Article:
* Meanwhile, Arafat and other top P.A. officials continue to make it clear that whatever they do not achieve by negotiation will be taken by war, including Jerusalem and most, if not all, of pre-1967 Israel. This is hardly the kind of rhetoric which inspires confidence in their peaceful intentions, or that Egyptian or Jordanian rulers have voiced in seeking peace.

Thus we perceive that a Palestinian state is by no means a fait accompli - or a "done deal", if you will - nor should it be from the standpoint of U.S. national interests. The Congress should examine the entire issue afresh, i.e., whether a new over-armed, terror-sponsoring, irredentist, Arab mini-state allied to, e.g.,Iraq, Iran, Syria, and Libya - which is what the Palestinian entity clearly promises to be - would accord with U.S. interests in the region.

Second, the fate of Jerusalem, with all that it means to Americans, especially deserves new oversight by the Congress, and probably further legislation, in view of the Administration's refusal to implement the Jerusalem Embassy Relocation Act. This law was passed almost unanimously by the Congress in 1995 but enacted without President Clinton's signature. Jerusalem must not be left up for grabs, with the potential that it may revert to the terrible status of the 1948-1967 period. Some may forget that Arab occupation of the holy shrines of all faiths and misrule over the people of the three predominant religions then spelled an almost total denial of rights, protection, and religious practice to the Jews and severe restrictions on Christian and even Moslem religious observance.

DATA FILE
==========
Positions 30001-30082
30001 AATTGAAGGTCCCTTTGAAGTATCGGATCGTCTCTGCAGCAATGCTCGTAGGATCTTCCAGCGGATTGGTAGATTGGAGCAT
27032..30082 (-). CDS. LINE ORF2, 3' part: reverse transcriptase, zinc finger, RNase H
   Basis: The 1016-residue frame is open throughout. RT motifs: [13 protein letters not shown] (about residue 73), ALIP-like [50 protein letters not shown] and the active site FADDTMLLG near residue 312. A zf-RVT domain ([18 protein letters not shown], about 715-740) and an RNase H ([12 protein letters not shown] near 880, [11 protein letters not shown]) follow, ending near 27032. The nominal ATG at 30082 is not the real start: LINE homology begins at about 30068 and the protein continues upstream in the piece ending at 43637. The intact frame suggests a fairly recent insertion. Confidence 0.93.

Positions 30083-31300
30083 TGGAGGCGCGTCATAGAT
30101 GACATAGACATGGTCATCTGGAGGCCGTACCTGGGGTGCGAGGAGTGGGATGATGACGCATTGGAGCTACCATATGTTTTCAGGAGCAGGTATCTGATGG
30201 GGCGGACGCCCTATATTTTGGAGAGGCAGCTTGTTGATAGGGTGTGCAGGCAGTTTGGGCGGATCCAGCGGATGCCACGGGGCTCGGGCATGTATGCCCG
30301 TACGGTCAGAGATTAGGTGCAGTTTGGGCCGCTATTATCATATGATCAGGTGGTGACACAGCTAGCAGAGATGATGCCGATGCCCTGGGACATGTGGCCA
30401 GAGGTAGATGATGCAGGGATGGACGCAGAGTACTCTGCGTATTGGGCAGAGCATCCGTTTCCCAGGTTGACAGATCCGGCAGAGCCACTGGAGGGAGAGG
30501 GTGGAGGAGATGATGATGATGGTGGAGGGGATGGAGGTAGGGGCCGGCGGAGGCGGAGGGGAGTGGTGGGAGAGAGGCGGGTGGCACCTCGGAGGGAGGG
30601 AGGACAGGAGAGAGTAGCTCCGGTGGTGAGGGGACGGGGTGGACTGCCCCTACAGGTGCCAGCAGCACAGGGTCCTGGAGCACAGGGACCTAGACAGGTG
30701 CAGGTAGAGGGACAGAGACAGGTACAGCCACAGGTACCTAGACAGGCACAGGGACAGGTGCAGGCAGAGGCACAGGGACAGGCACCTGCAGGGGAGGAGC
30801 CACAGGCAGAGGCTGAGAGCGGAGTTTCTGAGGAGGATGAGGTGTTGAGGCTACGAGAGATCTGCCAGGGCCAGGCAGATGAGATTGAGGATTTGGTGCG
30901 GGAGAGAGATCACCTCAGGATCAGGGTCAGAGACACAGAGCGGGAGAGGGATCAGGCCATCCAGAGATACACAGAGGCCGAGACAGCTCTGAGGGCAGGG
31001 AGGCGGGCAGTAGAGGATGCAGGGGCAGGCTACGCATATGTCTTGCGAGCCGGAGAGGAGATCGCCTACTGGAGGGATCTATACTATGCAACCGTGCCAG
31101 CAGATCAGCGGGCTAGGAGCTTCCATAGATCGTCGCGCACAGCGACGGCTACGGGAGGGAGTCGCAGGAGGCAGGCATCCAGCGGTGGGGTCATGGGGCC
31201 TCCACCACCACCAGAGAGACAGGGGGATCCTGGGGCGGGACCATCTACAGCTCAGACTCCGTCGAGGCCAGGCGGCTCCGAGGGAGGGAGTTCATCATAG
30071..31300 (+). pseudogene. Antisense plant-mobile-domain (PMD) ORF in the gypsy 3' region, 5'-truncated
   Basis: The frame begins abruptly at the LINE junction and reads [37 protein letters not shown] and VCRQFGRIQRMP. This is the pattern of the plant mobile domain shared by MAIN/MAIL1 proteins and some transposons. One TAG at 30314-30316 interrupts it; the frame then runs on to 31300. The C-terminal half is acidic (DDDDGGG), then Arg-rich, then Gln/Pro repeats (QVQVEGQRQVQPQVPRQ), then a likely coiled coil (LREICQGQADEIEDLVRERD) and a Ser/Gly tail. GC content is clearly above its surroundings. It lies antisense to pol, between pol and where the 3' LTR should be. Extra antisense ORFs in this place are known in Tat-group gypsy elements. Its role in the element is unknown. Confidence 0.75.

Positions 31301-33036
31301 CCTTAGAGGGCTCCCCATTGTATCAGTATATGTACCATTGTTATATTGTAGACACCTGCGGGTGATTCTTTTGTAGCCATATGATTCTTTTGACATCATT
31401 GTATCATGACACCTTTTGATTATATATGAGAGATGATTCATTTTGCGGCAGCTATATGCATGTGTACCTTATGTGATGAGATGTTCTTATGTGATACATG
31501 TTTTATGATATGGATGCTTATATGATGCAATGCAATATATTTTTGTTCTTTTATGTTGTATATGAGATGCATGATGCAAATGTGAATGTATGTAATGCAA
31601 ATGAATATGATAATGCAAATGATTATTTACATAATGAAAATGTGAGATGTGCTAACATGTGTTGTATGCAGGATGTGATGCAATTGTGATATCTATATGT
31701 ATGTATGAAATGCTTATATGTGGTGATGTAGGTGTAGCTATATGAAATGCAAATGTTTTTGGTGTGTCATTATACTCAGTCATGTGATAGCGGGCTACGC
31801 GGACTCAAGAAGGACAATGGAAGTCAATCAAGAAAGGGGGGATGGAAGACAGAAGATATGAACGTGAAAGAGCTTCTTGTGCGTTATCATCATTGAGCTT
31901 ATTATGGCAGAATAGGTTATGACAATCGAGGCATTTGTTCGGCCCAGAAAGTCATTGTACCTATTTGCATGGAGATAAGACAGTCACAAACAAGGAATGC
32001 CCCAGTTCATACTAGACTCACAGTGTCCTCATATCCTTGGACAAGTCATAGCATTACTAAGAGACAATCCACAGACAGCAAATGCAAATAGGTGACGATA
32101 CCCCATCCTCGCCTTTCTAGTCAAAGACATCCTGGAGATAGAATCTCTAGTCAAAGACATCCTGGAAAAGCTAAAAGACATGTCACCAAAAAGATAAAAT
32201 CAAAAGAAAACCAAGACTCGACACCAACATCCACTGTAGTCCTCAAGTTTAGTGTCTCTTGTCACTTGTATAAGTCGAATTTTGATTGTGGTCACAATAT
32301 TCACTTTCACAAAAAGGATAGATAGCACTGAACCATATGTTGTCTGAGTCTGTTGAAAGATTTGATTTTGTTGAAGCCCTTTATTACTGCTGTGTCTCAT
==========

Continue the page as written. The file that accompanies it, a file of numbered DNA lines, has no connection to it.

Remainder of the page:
Furthermore, Congress needs to look at U.S. policy regarding Israel's northern border with Syria and Lebanon. Amazingly, as a result of the State Department's shortsighted and misguided policy, Israel, which offered to enter into unconditional new talks with Syria and Lebanon, and even to withdraw unilaterally from the Southern Lebanon security zone, has received no praise or encouragement for its initiatives. On the other hand, Syria's Hafez al Assad, the authoritarian violator of human rights, sponsor of terror, partner in narcotics trafficking, and occupier of Lebanon has been termed a "partner for peace."

Surely we all desire Middle East peace with security, none more than the Israelis, but Congress must do much more to help the State Department develop a coherent U.S. policy likely to achieve that goal. The results of fuzzy, unclear thinking in Foggy Bottom are all too evident in the ongoing Kosovo fiasco. Let us pray that Israel and the other nations of the Middle East are spared more of the same.

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Richard A. Hellman, President of the Middle East Research Institute Ltd. and of CIPAC, lived and worked in Israel for seven years and has studied the strategic and geopolitical situation of Israel in the cultural and historical context of the Middle East for many years.